That command will create an executable file – “blinker”. The “-l wiringPi” part is important, it loads the wiringPi library. A successful compilation won’t produce any messages; if you got any errors, try to use the messages to track them down.

Type this to execute your program:

pi@raspberrypi ~/code/c_example $ sudo ./blinker

The blinker program should begin doing it’s thing. Make sure you’ve set up the circuit just as modeled on the hardware setup page. Press the button to blink the LED, release to have it turn off. The PWM-ing LED will be brightest when the button is released, and dim when the button is pressed.

If typing all of that code in a bland, black-and-white, non-highlighting editor hurt your brain, check out the next page where we introduce a simple IDE that makes your programming more efficient.

Using an IDE!

Thus far we’ve been using simple text-editors – Leafpad or Nano – to write our Python and C programs. So seasoned programmers are probably missing a whole lot of features assumed of even the most basic editors: auto-tabbing, context-highlighting, even automated building. If you want to incorporate any of those features, we recommend using an IDE (integrated development environment). One of our favorite Pi IDE’s is Geany, here’s how to get it up and running.

Download and Install Geany

Geany isn’t included with Raspbian, so you’ll need an Internet connection to download it. You can use the magical apt-get utility to install it with this command:

pi@raspberrypi ~/code $ sudo apt-get update
pi@raspberrypi ~/code $ sudo apt-get install geany

Once installed, you can run Geany by going to the “Start” menu, and looking under the “Programming” tab.

Opening Geany

Or, from the terminal, you can type sudo geany. You can even open a file in Geany, directly from the command line. To open our previous C file, for example, type sudo geany blinker.c.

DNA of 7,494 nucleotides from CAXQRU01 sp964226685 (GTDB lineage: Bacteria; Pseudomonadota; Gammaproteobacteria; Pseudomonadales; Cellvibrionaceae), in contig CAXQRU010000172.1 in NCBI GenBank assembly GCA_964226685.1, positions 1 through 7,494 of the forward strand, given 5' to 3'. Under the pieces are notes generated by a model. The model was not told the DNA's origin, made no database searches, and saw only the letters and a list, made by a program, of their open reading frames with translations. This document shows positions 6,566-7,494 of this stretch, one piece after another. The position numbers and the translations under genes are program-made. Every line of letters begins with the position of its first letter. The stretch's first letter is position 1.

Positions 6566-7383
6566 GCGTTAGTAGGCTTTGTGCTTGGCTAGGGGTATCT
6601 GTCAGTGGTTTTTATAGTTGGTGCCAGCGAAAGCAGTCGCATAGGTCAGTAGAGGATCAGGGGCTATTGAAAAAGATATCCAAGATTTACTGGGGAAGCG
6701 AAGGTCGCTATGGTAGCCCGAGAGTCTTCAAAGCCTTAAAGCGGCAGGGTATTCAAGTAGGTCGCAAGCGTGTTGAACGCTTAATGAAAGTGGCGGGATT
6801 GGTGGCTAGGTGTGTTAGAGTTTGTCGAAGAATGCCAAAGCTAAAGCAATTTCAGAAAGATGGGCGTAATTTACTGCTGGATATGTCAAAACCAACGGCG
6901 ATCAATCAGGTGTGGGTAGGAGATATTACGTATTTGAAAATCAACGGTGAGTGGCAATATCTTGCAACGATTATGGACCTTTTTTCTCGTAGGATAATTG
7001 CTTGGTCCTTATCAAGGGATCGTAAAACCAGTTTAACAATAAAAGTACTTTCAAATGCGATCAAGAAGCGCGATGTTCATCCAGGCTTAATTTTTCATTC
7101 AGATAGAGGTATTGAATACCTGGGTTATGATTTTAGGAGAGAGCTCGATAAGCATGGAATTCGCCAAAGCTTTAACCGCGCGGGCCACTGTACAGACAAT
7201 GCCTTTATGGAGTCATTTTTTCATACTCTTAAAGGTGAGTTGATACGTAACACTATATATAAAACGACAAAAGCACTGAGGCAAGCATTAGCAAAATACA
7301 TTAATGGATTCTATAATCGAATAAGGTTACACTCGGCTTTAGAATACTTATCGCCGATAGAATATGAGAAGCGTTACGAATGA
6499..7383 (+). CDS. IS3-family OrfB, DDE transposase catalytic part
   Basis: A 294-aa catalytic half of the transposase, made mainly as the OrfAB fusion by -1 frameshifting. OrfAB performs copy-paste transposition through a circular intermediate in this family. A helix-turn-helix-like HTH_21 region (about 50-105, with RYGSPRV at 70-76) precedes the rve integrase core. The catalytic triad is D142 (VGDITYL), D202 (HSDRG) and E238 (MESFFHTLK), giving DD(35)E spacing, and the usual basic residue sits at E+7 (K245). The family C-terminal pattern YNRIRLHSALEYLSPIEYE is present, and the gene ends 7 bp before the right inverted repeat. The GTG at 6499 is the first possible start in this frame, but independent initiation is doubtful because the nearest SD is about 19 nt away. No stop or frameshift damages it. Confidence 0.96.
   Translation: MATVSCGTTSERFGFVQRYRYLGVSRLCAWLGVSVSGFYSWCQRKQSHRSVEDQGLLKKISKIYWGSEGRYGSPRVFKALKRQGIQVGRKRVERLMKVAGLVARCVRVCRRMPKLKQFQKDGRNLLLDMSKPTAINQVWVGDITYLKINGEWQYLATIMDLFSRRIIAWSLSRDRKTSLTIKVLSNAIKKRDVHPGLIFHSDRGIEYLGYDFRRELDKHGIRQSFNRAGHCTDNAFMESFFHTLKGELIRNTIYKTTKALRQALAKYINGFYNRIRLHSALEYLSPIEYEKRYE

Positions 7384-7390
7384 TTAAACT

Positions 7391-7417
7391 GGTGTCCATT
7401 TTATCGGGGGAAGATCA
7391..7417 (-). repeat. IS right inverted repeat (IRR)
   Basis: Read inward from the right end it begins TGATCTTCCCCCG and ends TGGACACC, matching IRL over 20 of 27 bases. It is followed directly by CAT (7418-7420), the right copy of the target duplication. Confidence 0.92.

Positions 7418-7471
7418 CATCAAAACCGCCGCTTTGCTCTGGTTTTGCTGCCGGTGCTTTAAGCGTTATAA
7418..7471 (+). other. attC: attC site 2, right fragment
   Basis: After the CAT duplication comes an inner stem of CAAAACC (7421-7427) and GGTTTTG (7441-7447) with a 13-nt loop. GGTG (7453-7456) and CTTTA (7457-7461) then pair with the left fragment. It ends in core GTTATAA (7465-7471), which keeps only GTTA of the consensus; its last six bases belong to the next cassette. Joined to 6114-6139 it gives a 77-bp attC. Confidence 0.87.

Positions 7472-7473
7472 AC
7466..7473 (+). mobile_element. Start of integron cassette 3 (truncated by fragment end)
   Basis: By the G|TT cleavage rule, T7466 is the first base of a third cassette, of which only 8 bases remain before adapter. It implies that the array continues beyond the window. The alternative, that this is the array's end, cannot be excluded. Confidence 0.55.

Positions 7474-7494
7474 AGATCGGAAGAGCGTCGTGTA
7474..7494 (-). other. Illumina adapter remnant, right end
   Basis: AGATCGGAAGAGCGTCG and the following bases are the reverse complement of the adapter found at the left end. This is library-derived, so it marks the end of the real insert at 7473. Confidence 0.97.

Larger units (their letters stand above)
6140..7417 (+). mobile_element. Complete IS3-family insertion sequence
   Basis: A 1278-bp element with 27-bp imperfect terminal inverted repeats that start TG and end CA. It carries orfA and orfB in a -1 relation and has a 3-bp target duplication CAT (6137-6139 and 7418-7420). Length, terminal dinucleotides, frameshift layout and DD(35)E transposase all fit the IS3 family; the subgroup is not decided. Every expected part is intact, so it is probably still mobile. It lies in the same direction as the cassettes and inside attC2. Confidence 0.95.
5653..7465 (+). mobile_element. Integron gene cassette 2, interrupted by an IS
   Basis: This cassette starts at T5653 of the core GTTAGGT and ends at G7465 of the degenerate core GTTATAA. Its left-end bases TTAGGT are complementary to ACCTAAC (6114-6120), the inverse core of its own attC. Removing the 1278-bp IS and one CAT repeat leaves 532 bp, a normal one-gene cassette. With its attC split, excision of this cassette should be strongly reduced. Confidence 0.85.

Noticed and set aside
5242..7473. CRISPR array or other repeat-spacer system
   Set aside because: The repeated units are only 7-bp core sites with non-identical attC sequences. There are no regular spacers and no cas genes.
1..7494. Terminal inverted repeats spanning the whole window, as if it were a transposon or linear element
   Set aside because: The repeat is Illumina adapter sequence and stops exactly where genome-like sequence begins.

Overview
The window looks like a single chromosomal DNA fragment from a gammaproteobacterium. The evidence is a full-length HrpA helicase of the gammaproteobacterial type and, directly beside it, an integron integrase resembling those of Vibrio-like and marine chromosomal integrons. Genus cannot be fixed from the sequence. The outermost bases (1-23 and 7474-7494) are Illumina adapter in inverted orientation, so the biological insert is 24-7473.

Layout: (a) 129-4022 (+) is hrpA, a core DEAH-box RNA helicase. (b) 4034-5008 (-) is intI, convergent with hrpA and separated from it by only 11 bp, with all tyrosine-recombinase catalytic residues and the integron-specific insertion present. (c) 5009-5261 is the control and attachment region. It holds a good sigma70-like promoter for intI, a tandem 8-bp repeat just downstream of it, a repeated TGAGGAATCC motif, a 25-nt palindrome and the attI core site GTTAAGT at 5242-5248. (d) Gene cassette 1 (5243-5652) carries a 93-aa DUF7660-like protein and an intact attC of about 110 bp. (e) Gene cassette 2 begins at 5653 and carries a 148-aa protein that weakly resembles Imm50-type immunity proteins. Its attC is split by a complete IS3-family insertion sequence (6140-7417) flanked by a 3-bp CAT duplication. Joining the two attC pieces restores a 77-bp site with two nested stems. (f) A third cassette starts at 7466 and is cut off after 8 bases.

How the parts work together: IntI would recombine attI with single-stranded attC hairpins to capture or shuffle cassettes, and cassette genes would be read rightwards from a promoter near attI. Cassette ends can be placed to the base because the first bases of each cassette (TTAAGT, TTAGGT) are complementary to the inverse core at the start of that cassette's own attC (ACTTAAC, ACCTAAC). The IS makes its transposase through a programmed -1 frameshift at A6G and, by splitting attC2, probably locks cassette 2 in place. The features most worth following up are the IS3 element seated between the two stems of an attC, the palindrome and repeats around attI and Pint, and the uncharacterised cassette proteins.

Using Geany…

Once Geany is running, you can create a new file by going to File > New. Saving the file as either “.c” or “.py” (or any other common language file extension) will immediately inform Geany what kind of language you’re working with, so it can start highlighting your text.

Geany can be used with most languages, including the Python and C examples we’ve just examined. Some tweaks to the default IDE options are necessary, though. Here’s an overview of using Geany with each language.

…with C and WiringPi

Let’s recreate our WiringPi Example with Geany. Open the “blinker.c” created earlier within the confines of Geany. You should immediately be presented with some very pleasant color-coding.

Geany with a C file

Before trying to compile the code, though, you’ll need to tweak some of the build options. Go up to Build and Set Build Commands. Inside the “Compile” and “Build” text blocks, tack this on to the end of the default command: -l wiringPi. That will load the wiringPi library.

Build options example

While you’re here, add “sudo” to the beginning of your execute command. Make sure your build commands look like the window above and click “OK”.

Once you’ve adjusted that setting, you should be ready to go. Click the Build menu, then click Build (or click the red cinder-block-looking icon up top). Upon building, the IDE will switch focus to the bottom “Compiler” tab, and relay the results of your compilation. If the build was successful, go ahead and run with it.

To run your built file, click Build > Execute (or click the gear icon up top). Executing will bring up a new terminal window, and start your program running. You can stop the program by pressing CTRL+C in the terminal window.

…with Python

You can also use Geany with Python. To test it out, go ahead an open up the “blinker.py” file we created earlier. As with the C file, you’ll be greeted with some pleasnt context highlighting.

Geany with a Python file

No building required with Python! Once you’re script is written, simply click the “Execute” gear up top. Again, running will produce a separate terminal to pop up. To exit, simply press CTRL+C.

Geany has tons of features beyond what we’ve covered here. Check out the tabs at the bottom. Check out the menus up top. Experiment and see how the IDE can make your programming life easier!

Resources & Going Further

Now that you know how to blink your Pi’s LEDs, check out some of these resources for going further:

  • RPi Low-level peripherals – A Wiki with tons of details on using the Raspberry Pi’s GPIO peripherals.
  • WiringPi Hompeage – The home of WiringPi and a variety of other Raspberry-Pi-related tools. Check it out!
  • RPi.GPIO Homepage – Home of the Raspberry Pi GPIO python module. Great source for API and documentation.

If you’re looking for some project inspiration, here are some more SparkFun tutorials where you’ll be able to leverage your newfound Pi programming skills: